China Industrial Output Expands Lower Than Expected 4.7% In October

By Glenn Dyer | More Articles by Glenn Dyer

The headlines said China’s economy slowed further in October with output, investment, and retail sales dipping (see separate story), but in the case of output, the week-long Golden Week and National day celebrations at the start of the month played a major role.

According to data from China’s National Bureau of Statistics (NBS), industrial output grew 4.7% in October compared to the same period a year earlier, down sharply from the 5.8% increase reported in September and below the 5.4% lift expected by economists.

But the impact of the week-long break on put can’t be overestimated, as well as production curbs to allow for clear skies during the break and further curbs in the month approaching the start of China’s winter heating season on November 15.

Those factors are not a total explanation – weak demand and profit margin pressures as well as growing producer price deflationary pressures (which add to the downward pressure on margins) also played a role.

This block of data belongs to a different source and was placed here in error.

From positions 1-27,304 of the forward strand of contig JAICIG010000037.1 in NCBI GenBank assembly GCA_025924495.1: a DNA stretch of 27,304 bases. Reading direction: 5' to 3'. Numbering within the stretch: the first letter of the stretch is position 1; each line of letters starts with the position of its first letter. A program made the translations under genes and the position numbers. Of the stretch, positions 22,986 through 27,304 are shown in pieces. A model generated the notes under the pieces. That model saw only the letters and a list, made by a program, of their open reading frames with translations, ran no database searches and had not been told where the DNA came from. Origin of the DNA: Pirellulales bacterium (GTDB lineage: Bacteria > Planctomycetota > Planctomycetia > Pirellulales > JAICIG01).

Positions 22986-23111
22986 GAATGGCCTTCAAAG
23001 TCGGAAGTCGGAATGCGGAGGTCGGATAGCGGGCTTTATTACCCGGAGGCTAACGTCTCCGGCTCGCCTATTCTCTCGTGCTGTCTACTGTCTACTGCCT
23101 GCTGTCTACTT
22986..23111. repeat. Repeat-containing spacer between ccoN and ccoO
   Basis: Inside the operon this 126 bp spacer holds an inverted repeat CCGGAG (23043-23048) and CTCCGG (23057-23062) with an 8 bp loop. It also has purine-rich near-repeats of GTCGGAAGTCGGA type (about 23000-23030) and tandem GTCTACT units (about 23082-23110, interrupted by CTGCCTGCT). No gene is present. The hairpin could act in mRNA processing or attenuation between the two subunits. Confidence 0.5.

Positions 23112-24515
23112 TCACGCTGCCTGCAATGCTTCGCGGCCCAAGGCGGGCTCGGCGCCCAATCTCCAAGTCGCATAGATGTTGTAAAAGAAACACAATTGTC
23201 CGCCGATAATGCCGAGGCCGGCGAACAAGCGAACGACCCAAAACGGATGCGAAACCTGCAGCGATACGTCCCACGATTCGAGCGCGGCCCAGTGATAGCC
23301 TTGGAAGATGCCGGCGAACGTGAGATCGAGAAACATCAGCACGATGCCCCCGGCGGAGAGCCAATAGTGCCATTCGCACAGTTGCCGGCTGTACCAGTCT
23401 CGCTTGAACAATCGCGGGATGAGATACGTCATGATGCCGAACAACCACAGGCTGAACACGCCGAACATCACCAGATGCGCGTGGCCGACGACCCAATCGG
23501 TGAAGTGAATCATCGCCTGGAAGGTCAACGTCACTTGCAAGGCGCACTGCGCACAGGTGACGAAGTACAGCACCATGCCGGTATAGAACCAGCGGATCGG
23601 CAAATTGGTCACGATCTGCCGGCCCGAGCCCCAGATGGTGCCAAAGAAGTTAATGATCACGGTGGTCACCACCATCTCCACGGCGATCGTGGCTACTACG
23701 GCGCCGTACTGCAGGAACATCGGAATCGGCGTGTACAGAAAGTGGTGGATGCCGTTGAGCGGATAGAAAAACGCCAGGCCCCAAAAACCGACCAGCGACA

China’s steel output was definitely hit by these factors last month, falling to a seven-month low.

China produced 81.52 million tonnes of crude steel in October, down from 82.77 million tonnes in September and 82.55 million tonnes in October 2018.

That marked the lowest level since March. Reuters calculated that average daily output of the industrial metal was 2.63 million tonnes, down from 2.76 million tonnes in September.

Production for the first 10 months of the year, China rose 7.4% to 829.22 million tonnes of steel.

China’s Iron and Steel Association forecast last month it expected the country’s crude steel output for 2019 to rise 7% from a year earlier to around 994 million tonnes.

On the level set in October of 81.52 million tonnes, crude steel output will top 990 million tonnes.

Other data showed falls in car production – down 2.1% year on year (with sales off 6%), cement making also down 2.1% (it was hit by the smog alerts and pollution curbs).

Oil production rose as did gas (ahead of the winter heating season) while electricity production jumped 4% and production of electronics goods was up a sharp 8%.

Glenn Dyer

About Glenn Dyer

Glenn Dyer has been a finance journalist and TV producer for more than 40 years. He has worked at Maxwell Newton Publications, Queensland Newspapers, AAP, The Australian Financial Review, The Nine Network and Crikey.

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